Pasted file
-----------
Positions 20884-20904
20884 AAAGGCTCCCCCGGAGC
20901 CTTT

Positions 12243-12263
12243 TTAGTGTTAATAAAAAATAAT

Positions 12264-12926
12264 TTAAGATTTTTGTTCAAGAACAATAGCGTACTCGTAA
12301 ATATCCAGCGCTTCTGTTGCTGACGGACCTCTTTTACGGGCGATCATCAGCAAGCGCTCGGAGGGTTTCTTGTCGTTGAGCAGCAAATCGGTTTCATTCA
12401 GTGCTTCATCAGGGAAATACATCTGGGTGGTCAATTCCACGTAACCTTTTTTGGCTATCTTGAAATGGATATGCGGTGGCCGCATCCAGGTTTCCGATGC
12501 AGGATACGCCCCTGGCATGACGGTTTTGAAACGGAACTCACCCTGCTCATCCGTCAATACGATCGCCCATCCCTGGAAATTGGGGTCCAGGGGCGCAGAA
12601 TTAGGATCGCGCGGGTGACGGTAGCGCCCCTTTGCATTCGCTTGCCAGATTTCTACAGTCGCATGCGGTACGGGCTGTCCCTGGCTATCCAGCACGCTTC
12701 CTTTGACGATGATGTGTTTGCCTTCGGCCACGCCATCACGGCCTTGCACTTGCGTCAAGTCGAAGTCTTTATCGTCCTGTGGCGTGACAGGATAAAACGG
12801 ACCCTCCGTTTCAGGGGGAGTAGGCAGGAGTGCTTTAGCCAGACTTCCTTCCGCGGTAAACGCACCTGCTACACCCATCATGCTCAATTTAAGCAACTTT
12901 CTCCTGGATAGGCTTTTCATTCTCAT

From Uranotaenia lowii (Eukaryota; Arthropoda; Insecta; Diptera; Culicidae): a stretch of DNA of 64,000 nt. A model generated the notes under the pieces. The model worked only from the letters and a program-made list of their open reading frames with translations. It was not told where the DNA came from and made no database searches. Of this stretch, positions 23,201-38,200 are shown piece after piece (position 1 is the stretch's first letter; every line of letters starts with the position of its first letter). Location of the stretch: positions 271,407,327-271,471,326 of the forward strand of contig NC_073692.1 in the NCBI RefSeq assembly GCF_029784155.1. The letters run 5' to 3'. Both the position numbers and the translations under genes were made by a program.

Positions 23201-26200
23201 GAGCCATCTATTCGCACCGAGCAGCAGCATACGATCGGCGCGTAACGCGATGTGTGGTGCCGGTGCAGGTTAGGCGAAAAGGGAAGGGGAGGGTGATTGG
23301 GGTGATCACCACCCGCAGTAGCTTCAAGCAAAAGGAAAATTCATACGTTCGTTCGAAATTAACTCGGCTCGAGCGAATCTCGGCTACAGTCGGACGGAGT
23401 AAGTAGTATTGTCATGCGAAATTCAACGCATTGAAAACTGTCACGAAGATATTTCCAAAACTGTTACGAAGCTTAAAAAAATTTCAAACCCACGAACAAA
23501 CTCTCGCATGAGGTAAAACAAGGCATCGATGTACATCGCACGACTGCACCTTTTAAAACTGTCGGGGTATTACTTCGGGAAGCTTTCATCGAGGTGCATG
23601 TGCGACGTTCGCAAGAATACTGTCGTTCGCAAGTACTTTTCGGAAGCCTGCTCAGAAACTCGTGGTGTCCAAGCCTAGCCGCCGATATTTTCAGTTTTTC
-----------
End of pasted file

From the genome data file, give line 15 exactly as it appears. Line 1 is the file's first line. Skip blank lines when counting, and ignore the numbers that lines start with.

From Uranotaenia lowii (Eukaryota; Arthropoda; Insecta; Diptera; Culicidae): a stretch of DNA of 64,000 nt. A model generated the notes under the pieces. The model worked only from the letters and a program-made list of their open reading frames with translations. It was not told where the DNA came from and made no database searches. Of this stretch, positions 23,201-38,200 are shown piece after piece (position 1 is the stretch's first letter; every line of letters starts with the position of its first letter). Location of the stretch: positions 271,407,327-271,471,326 of the forward strand of contig NC_073692.1 in the NCBI RefSeq assembly GCF_029784155.1. The letters run 5' to 3'. Both the position numbers and the translations under genes were made by a program.